Building a wall full of gold and platinum albums used to be a requisite part of the rock star experience. But for a variety of reasons, it's getting a lot harder for classic rock artists to add to their collections nowadays.

Below you will find a list of the last time rock's biggest acts earned a platinum plaque by selling over one million copies of a new studio album. (We are not counting "great hits"-type compilations or box sets.)

The shift from physical to digital distribution is the biggest reason for this change. According to the World Economic Forum, in the ten years following the 2001 arrival of Apple's iPod, physical music sales declined by more than 60 percent. This eliminated an estimated $14 million in annual revenue, and replaced it with just $4 million in digital music sales. Streaming services such as Spotify (which launched in the United States in 2011), YouTube and Apple Music have now become the industry's dominant source of income, accounting for two-thirds of all sales in 2022.

The RIAA - which certifies and awards gold, platinum and diamond awards for sales of 500,000, one million and ten million copies respectively - has made a plan to account for digital sales. But it takes 1,500 streams to count for one album sale. So to earn a platinum album strictly from streaming, it would have to generate 1.5 billion streams.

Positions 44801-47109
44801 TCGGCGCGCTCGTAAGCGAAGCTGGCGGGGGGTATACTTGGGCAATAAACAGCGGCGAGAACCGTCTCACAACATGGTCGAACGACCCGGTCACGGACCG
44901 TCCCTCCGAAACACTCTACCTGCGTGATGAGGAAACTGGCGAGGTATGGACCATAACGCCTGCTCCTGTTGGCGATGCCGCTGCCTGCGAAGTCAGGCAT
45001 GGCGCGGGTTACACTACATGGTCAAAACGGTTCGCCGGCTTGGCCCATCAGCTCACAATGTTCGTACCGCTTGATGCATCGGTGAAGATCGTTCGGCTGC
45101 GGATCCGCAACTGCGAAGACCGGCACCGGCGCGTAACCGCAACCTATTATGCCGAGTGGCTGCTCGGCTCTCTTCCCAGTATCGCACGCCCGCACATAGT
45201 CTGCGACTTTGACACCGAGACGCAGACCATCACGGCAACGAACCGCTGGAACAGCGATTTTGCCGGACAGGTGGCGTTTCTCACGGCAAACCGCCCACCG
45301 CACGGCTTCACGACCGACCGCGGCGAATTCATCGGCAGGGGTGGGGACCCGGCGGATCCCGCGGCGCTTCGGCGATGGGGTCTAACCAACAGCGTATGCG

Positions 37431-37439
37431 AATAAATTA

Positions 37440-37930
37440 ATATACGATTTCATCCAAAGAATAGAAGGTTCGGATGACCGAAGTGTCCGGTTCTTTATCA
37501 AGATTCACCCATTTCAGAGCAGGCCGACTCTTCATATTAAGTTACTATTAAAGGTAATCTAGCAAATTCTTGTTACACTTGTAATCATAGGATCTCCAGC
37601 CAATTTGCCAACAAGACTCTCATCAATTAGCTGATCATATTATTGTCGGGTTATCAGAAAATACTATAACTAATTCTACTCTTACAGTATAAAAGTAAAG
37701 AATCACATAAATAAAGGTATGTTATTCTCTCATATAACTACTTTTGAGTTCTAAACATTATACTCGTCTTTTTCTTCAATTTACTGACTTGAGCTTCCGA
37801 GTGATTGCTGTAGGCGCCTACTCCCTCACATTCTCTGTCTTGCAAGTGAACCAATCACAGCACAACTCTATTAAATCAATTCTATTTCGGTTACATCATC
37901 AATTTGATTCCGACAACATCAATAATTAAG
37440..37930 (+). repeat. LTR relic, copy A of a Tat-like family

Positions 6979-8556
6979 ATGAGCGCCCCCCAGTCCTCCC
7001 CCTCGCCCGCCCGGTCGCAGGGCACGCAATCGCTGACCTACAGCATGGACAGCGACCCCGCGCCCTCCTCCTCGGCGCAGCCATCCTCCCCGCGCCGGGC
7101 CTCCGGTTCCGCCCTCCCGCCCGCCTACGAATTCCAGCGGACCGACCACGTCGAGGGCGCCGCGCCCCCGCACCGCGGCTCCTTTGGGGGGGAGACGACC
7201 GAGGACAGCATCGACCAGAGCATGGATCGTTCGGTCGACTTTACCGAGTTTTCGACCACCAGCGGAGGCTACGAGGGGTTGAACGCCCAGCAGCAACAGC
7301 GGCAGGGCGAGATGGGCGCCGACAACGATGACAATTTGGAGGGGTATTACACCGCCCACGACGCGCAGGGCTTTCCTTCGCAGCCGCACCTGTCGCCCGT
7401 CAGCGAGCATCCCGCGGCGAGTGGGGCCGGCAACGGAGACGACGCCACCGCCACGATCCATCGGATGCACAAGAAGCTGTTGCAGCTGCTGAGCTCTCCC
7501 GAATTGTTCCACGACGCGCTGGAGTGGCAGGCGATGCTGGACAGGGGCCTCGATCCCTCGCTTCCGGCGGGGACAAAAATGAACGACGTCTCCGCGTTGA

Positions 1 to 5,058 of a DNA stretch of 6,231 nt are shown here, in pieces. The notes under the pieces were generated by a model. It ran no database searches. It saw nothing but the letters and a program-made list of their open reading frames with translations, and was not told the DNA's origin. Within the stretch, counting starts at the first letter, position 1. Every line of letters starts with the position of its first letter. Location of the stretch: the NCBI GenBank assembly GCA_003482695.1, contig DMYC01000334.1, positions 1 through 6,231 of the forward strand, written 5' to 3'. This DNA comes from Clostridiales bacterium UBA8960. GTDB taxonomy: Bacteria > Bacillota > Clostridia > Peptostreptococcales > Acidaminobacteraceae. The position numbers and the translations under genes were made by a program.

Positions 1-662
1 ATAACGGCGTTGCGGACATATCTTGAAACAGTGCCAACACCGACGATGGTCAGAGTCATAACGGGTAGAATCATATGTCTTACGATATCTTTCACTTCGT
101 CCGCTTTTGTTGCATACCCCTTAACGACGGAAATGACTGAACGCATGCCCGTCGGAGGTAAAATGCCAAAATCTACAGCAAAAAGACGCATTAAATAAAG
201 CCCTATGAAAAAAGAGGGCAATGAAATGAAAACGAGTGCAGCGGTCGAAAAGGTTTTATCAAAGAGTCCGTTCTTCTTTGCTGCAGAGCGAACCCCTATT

In recent decades, most of rock's biggest and longest-running acts have dramatically slowed down the rate at which they release new albums, perhaps partially because of the reduced income they generate. As an example, AC/DC released five albums in both the '70s and '80s, but just two each in the '90s and '00s, and only two more to date after that.

The days of even the biggest rock artists getting radio support to promote their new albums is long gone, as classic rock stations have almost completely abandoned the notion of adding current songs to their playlists, even from artists whose famous songs dominate their playlists.

The end result of all of this is rock's biggest bands putting out fewer new albums, selling less copies of those albums, and therefore not earning nearly as many plaques for their trophy rooms. We searched the RIAA site for the certification histories from 30 of rock's biggest recently active artists to find out how long its been since they earned a new platinum sales award.

One important disclaimer: Since artists have to request - and pay for - the certification audit process from the RIAA, it's quite possible the numbers listed aren't completely up to date. Using AC/DC as an example again, it seems that their most recent round of certifications took place in December 2019, at which time 1980's Back in Black was credited for sales of 25 million copies. It's most likely that album has sold an additional million copies or more in the past five years, as one example. So theoretically it's possible that more recent albums from some of these artists have sold a million copies but have not been submitted for certification.

The Last Time Rock's 30 Biggest Acts Earned a Platinum Album

It's a lot harder for rock stars to cover their walls with award plaques lately.

Gallery Credit: Matthew Wilkening

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